By Steve Keane at 13 September, 2012, 10:06 am
Here they are your 1979 NEW YORK METS…………………
Marc Carig who covers the Mets for NEWSDAY after working the Highlanders beat asked a question on Twitter the other day about the Mets of 2012 and how they compared to the Mets of the late 1970’s. The late 70’s had the same feeling of despair and by 1979 Shea Stadium had become a place Mets fans avoided (attendance of 7,000 a game were the norm back then) The negativity from Mets fans still centered over the trading of Tom Seaver to the Reds in 1977. That alone makes the late 70’s far far worse in my eyes than what’s happening now in Flushing.
There are some stark parallels between the 70’s and what’s going on now in Flushing, ownership was a problem then as it is now. In October of 1975, Joan Whitney Payson died and nearly took the Mets franchise with her to the beyond. Her husband Charles Payson wanted no part of running the Mets so it was left to his daughter Lorinda de Roulet and the dastardly rat bastard M. Donald Grant. Where Mrs. Payson had no trouble spending money on the team,( she wanted desperately to bring Willie Mays back to NYC after see acquired the Mets she made an offer to Horace Stoneham to name his price for the contract of Mays. In one of the few times that Stoneham was lucid he turned the offer down) Grant held on to every penny.
Today the Mets biggest problem is ownership and its lack of financial resources, not just to add talent but to make mistakes disappear like Jason Bay. The team is in a free fall right now that has a very 70’s feel t to it and what makes this second half gag job so bad is 2013 looks no better. Why?, because no one in the Mets ownership group can come out and tell the truth about the teams financial status. Management wants its most prize possession, its season ticket holders, to make a financial investment in the team in the form of purchasing tickets but won’t let them know what they are buying into, so why would anyone buy in?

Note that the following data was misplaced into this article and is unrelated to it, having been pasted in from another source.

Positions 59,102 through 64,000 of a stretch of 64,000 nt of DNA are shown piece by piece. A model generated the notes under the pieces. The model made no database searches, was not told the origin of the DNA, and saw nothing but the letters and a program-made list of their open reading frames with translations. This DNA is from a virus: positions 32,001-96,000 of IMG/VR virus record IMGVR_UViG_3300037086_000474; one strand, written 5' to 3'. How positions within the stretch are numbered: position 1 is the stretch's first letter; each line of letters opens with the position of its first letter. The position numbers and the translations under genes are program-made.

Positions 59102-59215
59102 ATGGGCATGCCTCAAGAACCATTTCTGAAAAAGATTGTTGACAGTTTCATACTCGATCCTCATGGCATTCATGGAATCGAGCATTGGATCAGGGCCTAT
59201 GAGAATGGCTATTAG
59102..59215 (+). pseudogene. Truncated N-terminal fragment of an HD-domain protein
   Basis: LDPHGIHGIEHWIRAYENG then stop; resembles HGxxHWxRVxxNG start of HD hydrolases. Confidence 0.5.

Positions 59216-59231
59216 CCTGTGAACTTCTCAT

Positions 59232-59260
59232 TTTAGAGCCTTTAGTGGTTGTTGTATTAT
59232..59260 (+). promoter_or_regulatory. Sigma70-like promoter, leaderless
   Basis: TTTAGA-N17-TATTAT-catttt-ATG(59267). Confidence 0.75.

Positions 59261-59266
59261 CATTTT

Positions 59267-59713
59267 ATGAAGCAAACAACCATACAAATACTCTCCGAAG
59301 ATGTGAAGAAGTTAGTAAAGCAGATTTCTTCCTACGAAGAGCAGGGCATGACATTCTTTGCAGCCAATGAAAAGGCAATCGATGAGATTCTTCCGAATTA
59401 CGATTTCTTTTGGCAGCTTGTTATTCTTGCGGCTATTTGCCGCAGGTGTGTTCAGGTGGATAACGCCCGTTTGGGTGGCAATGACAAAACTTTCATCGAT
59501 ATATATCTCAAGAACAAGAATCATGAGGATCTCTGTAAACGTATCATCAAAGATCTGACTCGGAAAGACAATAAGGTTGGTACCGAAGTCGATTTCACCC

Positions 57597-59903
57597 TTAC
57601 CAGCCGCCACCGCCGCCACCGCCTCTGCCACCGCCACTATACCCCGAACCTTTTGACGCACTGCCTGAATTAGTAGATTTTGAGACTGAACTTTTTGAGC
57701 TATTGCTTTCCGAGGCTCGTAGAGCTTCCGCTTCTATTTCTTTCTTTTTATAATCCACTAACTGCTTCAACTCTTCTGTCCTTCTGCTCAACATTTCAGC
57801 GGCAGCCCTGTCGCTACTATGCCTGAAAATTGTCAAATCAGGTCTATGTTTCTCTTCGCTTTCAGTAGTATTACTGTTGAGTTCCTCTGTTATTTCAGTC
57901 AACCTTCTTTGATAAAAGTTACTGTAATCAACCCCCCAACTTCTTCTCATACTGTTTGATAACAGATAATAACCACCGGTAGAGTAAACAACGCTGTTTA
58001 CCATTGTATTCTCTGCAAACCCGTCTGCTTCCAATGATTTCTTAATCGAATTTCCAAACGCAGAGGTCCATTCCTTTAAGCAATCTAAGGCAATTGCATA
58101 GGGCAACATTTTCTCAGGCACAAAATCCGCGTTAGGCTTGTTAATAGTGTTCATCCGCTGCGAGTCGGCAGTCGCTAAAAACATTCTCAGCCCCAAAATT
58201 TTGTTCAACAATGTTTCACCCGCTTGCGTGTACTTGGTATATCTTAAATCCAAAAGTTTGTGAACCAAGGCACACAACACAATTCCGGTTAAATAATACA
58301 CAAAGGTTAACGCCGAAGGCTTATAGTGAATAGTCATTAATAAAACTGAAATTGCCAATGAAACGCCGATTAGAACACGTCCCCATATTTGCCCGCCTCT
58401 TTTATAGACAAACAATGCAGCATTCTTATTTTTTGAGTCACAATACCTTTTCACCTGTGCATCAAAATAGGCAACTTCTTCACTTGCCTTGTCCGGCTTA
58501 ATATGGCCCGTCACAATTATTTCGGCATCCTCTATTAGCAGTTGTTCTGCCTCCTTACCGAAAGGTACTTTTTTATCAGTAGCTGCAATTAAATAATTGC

The biggest problem with this ownership is their lack of transparency as opposed to the 70’s when we knew that M. Donald Grant was a miserable pick and he had no problem living up to that reputation. This lack of being truthful with the fan base has turned Sandy Alderson into Fred Astaire. Whenever Alderson is interviewed, the first question is always about payroll and what it will be next season, at this point is when Alderson pulls out the straw hat and cane and does the ol’ Wilpon soft shoe.
I’ve never understood why the Skill Sets could never be honest with their fan base? You would think that someone in the organization would try to get them to change the way they disseminate their message? I’ll give the Skill Sets this much, as inept and awfully clandestine they are in conducting their baseball business , they haven’t reached M.Donald Grant status yet on my despicable meter but knowing them they’ll keep trying.
If you haven’t read Jason Fry’s piece on the Faith and Fear site please go read it now. Hopefully someone in the organization will show this to Freddy Skill Sets and try to get him to realize the Mets fans may be leaving the piss off stage of fandom to the apathetic stage of who gives a shit?
I don’t know how Terry Collins does it night in and night out trying to put a positive spin on the ineptness of his team. Collins is treading on dangerous ground here going from a guy protecting his players to looking like he has no clue. Bobby Ojeda has been as big a Collins supporter as there is but last night even he couldn’t take it anymore calling out the players for sitting out claiming they’re tired. Ojeda went on a rant about how that’s the difference between a winning team and a losing team. He was 1,000 % on point. For once I’d love for Collins to come out and say that he’s let his team know that the difference between being a winning team and a losing team is desire. Right now the Mets seem to have no desire to finish strong, something Collins has been preaching during this second half slide. It’s not throwing his players under the bus; it’s holding them accountable by calling them out for playing lousy baseball.